And...it doesn't work. Just like 20th century applications of socialism and communism. It doesn't work.

I've long advocated for a system with a basic premise of equal wages for all jobs. The first thing I always hear from detractors when I say this is, "Well what if that guy doesn't work as hard as me and makes the same amount of money"? or "Oh, so a manual laborer should make as much as a highly schooled medical doctor?"

My answer to the first question is, "Why are you worried about the other guy?" and the next question, "Yes, the manual laborer who was on a ladder during a storm risking his life to restore power to the warm and dry library where the pre-med student was studying late into the evening should definitely make as much as a doctor."

How often do doctors and lawyers and stockbrokers and other pencil pushers risk their lives on the job?

The issue with work should not be about compensation it should be about doing what one enjoys and what they are good at.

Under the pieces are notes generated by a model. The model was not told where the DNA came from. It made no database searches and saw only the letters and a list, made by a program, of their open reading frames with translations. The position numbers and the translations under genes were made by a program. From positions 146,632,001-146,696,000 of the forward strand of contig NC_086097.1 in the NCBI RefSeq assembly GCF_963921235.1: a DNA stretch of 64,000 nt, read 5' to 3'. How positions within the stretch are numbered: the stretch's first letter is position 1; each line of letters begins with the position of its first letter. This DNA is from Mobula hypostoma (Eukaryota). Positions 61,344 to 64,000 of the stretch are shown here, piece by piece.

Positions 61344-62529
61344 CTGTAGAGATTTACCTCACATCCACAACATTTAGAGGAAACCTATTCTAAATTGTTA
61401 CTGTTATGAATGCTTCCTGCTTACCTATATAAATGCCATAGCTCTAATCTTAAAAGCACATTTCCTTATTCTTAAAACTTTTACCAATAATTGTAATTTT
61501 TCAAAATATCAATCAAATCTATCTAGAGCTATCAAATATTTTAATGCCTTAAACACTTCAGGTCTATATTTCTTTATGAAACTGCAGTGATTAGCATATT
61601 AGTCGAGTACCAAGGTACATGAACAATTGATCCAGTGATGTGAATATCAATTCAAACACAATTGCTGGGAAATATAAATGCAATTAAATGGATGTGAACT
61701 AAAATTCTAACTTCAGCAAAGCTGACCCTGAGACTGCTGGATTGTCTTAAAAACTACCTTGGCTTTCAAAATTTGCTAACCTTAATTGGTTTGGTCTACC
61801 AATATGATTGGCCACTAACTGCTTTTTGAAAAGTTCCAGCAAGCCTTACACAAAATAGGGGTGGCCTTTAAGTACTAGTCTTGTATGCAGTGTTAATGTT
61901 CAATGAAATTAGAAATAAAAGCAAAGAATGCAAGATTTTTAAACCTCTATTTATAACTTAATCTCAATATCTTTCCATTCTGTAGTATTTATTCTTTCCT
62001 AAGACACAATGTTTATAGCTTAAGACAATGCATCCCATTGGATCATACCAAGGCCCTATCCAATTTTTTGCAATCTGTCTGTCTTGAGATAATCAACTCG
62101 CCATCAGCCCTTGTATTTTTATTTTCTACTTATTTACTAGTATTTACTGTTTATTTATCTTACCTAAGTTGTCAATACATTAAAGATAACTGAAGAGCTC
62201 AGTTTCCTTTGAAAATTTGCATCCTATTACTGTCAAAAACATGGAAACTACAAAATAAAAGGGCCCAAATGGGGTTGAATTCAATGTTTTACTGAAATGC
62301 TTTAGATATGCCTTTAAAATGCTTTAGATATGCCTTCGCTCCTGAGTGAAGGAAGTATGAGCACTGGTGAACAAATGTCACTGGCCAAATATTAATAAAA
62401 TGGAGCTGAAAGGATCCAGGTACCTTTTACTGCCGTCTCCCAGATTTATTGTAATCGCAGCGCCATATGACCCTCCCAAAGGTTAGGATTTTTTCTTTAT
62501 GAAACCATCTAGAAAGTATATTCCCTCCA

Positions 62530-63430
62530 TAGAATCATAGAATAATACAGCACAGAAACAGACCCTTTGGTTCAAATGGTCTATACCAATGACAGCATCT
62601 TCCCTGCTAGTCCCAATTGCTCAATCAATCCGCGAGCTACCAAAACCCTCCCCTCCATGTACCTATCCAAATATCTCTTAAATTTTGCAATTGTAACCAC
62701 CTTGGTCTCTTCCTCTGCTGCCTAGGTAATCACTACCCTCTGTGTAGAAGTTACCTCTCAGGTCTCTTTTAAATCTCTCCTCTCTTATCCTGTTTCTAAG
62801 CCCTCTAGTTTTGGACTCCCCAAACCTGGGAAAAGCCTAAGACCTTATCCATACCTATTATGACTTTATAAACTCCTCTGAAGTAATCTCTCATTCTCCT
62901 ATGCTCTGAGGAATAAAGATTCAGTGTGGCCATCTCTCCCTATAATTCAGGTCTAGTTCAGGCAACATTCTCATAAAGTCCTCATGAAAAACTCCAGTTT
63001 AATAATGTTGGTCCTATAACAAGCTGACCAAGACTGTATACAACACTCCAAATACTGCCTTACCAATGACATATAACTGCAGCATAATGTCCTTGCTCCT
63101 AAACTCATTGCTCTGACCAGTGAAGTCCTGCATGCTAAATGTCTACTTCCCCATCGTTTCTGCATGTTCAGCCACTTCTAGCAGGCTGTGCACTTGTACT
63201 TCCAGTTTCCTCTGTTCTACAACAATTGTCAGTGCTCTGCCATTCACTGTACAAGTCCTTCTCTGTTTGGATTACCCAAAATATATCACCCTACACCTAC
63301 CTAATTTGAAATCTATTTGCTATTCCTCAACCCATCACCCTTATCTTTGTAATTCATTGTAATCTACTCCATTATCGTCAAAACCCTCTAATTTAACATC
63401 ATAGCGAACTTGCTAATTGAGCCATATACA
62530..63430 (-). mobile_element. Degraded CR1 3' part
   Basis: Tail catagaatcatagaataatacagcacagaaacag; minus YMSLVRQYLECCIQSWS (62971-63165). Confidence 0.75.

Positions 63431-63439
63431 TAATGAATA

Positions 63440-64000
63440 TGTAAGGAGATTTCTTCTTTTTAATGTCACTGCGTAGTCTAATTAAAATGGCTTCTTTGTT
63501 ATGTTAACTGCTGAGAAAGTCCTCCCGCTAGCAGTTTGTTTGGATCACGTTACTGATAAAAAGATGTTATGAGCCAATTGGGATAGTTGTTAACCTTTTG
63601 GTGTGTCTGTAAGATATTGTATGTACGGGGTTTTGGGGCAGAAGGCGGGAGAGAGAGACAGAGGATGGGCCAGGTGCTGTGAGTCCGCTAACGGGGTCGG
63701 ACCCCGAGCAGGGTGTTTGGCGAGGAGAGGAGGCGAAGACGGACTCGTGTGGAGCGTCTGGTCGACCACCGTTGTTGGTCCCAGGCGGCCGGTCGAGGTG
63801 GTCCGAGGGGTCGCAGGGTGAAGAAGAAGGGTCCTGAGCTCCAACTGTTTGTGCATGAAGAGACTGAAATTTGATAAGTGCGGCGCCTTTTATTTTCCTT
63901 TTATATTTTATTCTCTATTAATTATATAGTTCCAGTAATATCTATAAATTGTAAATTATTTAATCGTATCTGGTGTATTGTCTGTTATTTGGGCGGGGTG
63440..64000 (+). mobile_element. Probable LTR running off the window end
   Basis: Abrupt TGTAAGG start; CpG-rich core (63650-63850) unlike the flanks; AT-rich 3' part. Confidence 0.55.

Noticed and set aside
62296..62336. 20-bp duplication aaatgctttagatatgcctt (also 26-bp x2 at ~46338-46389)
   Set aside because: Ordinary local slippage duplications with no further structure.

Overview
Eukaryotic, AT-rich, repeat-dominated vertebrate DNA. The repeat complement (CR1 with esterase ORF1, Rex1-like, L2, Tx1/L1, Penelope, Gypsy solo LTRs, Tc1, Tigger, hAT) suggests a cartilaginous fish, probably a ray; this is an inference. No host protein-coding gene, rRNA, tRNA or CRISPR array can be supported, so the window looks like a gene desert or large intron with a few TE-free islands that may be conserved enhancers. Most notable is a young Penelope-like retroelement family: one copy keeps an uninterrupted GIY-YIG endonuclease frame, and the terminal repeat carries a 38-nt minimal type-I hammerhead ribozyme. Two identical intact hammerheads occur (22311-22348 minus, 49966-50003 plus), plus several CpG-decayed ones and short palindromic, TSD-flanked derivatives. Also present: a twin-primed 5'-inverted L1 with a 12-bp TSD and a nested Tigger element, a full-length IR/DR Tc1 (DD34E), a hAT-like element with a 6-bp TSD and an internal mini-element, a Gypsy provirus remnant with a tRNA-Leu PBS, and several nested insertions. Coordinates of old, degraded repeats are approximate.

Equity for all. That is the only system of economics which has ever worked on this planet. It has happened over the eons though usually by accident. Low populations in geographic areas which were abundant in the basic necessities for comfortable life played a huge role.

And we're lucky...we still have that geographic area. It's called Planet Earth. Now if we can just get greed and competitiveness out of the way...

Competition...funny how folks often claim that's what brings the best out in people.

I guess maybe us folks who train in aikido know different. I know I do.

The only victory is self victory.

lifeafter2am
07-17-2008, 04:42 PM
Well stated Dan, well stated!